Originally Posted: Feb 24, 2014
Last Updated: Feb 24, 2014
As a nurse, you will naturally find yourself at your patients’ bedsides, caring for and comforting people when they need it most. But what does the work really entail? Get ready to take a peek at the future of this rewarding, dynamic career.
To succeed in nursing, you need to be ready for a high-touch, high-caring, and high-tech profession where learning never stops. No matter the setting, as a nurse you will play a key role in a patient’s interprofessional health care team.
Preparing for a career in nursing takes tremendous dedication, yet the reward in terms of career growth and personal satisfaction is well worth the effort. Though most professional nurses (about 62%) work in hospital settings, the opportunities are truly vast. As a registered nurse you may choose to work in many types of settings, including hospitals, nursing homes, home health care, primary care clinics, outpatient surgicenters, schools, mental health agencies, hospice, military, education, or research centers.
The future of nursing is bright! Registered nurses comprise the largest segment of the health care workforce. There are more than 3.1 million registered nurses practicing in the United States. According to the American Association of Critical-Care Nurses (AACN), nursing is the top occupation in terms of job growth through 2020. The U.S. Bureau of Labor Statistics projects that employment for professional registered nurses will be the fastest-growing occupation through 2018.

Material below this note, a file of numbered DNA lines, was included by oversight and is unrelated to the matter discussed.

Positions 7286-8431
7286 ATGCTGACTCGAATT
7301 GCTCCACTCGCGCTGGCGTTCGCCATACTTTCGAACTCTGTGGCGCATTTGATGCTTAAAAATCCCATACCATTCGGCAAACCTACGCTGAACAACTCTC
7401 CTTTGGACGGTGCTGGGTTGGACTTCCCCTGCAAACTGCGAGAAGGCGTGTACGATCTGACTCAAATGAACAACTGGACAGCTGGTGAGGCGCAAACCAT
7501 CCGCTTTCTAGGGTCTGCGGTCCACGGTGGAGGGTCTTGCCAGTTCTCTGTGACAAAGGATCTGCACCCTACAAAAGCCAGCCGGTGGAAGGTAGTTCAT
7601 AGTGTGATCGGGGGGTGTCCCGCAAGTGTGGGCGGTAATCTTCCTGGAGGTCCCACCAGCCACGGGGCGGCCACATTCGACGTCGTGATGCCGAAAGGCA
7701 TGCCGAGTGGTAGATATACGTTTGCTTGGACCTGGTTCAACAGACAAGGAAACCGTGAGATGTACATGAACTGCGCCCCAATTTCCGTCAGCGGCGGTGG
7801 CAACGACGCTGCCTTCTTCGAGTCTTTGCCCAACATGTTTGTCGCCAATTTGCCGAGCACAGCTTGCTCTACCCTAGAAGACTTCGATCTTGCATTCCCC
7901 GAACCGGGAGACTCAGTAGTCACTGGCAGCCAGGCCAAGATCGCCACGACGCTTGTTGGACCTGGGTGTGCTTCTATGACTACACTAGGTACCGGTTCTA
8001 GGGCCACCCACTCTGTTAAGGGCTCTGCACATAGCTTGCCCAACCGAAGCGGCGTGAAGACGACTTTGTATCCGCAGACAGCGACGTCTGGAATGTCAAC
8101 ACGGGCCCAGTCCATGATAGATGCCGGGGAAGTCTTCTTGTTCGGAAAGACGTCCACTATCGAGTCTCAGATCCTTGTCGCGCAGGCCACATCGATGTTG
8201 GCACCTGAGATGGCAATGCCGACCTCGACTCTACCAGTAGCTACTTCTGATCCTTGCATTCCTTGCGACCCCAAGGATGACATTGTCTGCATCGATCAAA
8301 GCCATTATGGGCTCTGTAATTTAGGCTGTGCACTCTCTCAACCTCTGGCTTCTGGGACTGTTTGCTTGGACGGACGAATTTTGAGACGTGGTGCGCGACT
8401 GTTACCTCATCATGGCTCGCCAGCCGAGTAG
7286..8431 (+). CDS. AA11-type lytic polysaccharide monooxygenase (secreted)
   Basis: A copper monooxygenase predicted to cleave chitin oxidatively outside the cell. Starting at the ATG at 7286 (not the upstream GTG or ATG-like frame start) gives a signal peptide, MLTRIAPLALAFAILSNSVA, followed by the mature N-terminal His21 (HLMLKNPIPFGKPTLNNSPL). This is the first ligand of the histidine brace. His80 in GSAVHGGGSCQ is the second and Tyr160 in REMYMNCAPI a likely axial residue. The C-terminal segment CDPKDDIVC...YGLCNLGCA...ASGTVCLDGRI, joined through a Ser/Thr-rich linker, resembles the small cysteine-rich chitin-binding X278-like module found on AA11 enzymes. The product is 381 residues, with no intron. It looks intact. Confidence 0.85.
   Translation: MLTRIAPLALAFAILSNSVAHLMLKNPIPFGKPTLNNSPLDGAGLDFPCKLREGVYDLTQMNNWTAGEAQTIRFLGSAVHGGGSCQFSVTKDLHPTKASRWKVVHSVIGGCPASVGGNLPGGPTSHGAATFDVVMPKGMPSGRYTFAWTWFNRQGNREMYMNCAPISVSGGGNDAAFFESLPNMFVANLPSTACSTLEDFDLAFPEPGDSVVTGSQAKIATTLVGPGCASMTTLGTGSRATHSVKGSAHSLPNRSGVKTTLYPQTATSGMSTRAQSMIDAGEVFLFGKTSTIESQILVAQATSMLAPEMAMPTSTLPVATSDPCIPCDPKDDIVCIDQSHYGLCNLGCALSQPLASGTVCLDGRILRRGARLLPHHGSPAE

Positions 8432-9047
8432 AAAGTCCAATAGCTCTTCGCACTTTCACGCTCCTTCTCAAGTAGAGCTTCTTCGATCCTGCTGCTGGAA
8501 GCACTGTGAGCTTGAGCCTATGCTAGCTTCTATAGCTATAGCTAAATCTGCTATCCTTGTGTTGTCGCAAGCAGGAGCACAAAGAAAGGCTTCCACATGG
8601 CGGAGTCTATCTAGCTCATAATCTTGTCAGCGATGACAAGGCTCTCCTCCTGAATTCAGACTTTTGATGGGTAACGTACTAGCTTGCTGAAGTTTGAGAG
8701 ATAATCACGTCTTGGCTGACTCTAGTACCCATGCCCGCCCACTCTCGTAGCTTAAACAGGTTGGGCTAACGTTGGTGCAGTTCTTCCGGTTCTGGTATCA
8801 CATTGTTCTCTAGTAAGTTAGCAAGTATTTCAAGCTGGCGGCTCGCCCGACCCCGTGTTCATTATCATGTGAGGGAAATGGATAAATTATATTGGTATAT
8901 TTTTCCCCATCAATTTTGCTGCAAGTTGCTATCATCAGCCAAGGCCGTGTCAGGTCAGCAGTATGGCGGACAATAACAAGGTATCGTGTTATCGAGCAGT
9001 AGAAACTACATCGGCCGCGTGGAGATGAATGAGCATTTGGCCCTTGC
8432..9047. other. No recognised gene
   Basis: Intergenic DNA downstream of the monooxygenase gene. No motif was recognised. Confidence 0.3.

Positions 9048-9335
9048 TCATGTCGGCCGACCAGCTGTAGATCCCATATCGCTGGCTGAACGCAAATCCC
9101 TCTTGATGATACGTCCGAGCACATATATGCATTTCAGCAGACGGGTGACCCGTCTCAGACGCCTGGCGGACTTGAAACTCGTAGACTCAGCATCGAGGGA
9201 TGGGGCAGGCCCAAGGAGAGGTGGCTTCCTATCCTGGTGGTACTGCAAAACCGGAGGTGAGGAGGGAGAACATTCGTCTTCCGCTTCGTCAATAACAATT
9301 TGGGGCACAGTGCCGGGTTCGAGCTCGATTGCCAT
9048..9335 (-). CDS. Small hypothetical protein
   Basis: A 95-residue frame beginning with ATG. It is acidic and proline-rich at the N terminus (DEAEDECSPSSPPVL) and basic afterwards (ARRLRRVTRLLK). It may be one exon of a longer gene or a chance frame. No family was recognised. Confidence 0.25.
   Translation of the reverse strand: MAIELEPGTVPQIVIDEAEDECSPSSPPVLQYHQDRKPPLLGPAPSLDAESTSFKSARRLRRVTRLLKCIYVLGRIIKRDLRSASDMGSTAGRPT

However, that immense growth can be partially attributed to a widespread need for experienced nurses; they are in short supply, and that shortage is expected to last through 2030, particularly in the southern and western parts of the United States. Over the next 20 years, a large number of RNs will retire, leaving even fewer people to care for an increasingly aged population. As the baby boomer generation surpasses 60 years and hospitalized patients are older, acutely ill, and requiring more skilled care, the need for registered nurses to meet their growing health care needs will steadily increase.
Technological advances are also fueling the need for more skilled nursing care. While these advances are allowing people to live longer, it becomes critical that heath care facilities have the skilled staff on hand to handle the increased workload without threatening the quality of care. Many states are considering implementing minimum staffing laws, which would further increase the demand for nursing professionals. California passed a minimum nurse staffing law in 1999, and other states are considering such a law, which would mandate a minimum nurse-patient ratio, or a fixed number of nurses per patient.